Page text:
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Leukemia. 1997 Dec;11(12):2087-96.

Detection of CBP rearrangements in acute myelogenous leukemia with t(8;16).

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  • 1Department of Human Genetics, Leiden University, The Netherlands.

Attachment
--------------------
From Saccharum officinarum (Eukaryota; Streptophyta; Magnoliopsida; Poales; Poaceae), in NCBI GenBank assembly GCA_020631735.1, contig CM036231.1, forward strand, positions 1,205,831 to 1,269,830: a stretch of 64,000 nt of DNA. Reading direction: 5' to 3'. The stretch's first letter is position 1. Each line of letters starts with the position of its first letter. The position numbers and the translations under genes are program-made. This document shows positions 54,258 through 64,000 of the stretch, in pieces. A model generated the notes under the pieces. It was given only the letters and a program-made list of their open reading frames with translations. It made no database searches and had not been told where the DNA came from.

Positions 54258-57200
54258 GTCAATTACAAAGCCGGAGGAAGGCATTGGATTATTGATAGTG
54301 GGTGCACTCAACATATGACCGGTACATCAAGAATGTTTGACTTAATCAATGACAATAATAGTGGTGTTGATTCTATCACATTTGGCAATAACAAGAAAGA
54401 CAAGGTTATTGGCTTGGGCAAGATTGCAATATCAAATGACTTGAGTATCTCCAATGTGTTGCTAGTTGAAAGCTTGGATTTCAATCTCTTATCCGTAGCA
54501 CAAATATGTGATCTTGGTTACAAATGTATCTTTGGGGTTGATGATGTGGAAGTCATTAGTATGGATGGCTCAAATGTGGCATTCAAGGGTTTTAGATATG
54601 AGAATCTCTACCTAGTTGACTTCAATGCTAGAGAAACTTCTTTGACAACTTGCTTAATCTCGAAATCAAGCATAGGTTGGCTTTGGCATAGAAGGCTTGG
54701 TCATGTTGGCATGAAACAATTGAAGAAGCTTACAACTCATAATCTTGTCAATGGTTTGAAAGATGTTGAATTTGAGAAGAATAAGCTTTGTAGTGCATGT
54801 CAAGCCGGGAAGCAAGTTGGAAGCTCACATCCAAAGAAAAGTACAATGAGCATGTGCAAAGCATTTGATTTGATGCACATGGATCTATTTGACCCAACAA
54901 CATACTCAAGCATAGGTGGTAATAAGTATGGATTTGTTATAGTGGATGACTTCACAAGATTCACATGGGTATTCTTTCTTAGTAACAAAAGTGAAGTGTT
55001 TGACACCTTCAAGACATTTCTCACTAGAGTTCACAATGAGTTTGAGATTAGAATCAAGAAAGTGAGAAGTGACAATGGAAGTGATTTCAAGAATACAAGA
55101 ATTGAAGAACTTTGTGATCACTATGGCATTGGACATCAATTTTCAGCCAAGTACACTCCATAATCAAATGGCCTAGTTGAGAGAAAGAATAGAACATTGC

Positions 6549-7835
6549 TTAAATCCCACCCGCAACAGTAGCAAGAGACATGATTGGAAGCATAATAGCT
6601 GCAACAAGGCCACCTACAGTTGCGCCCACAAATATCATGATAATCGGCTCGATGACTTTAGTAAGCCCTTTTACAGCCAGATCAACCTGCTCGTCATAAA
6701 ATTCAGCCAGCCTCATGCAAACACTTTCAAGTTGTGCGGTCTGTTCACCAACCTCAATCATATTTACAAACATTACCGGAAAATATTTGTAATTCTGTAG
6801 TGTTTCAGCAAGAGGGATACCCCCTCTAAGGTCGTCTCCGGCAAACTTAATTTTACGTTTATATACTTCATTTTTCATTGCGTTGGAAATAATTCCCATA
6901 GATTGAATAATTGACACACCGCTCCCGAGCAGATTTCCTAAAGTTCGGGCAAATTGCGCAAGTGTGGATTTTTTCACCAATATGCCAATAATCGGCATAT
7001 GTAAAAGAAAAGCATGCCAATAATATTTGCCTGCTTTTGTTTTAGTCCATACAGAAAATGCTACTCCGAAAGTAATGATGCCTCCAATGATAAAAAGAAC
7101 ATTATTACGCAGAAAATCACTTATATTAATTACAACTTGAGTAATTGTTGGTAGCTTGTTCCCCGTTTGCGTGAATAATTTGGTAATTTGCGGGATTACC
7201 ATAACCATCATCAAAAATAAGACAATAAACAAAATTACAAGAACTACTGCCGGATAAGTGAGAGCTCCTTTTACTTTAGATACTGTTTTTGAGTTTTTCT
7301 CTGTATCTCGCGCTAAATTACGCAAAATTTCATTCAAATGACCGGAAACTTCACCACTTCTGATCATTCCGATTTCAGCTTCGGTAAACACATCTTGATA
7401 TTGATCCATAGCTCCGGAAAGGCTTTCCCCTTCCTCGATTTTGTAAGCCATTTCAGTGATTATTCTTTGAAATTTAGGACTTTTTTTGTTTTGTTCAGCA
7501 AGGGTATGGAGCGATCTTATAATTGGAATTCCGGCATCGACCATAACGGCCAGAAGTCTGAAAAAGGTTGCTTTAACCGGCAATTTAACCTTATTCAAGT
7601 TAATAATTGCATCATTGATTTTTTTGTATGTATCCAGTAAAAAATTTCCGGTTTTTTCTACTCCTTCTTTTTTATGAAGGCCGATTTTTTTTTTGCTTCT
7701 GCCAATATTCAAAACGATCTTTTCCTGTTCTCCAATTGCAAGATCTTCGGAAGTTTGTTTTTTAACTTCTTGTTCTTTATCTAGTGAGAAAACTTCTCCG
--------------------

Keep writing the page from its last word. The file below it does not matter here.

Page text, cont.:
The CREB-binding protein (CBP) is a large nuclear protein that regulates many signal transduction pathways and is involved in chromatin-mediated transcription. The translocation t(8;16)(p11;p13.3) consistently disrupts two genes: the CBP gene on chromosome band 16p13.3 and the MOZ gene on chromosome band 8p11. Although a fusion of these two genes as a result of the translocation is expected, attempts at detecting the fusion transcript by reverse transcriptase polymerase chain reaction (RT-PCR) have proven difficult; to date, only one in-frame CBP/MOZ fusion transcript has been reported. We therefore sought other reliable means of detecting CBP rearrangements. We applied fluorescence in situ hybridization (FISH) and Southern blot analyses to a series of AML patients with a t(8;16) and detected DNA rearrangements of both the CBP and the MOZ loci in all cases tested. All six cases examined for CBP rearrangements have breakpoints within a 13 kb breakpoint cluster region at the 5' end of the CBP gene. Additionally, we used a MOZ cDNA probe to construct a surrounding cosmid contig and detect DNA rearrangements in three t(8;16) cases, all of which display rearrangements within a 6 kb genomic fragment of the MOZ gene. We have thus developed a series of cosmid probes that consistently detect the disruption of the CBP gene in t(8;16) patients. These clones could potentially be used to screen other cancer-associated or congenital translocations involving chromosome band 16p13.3 as well.

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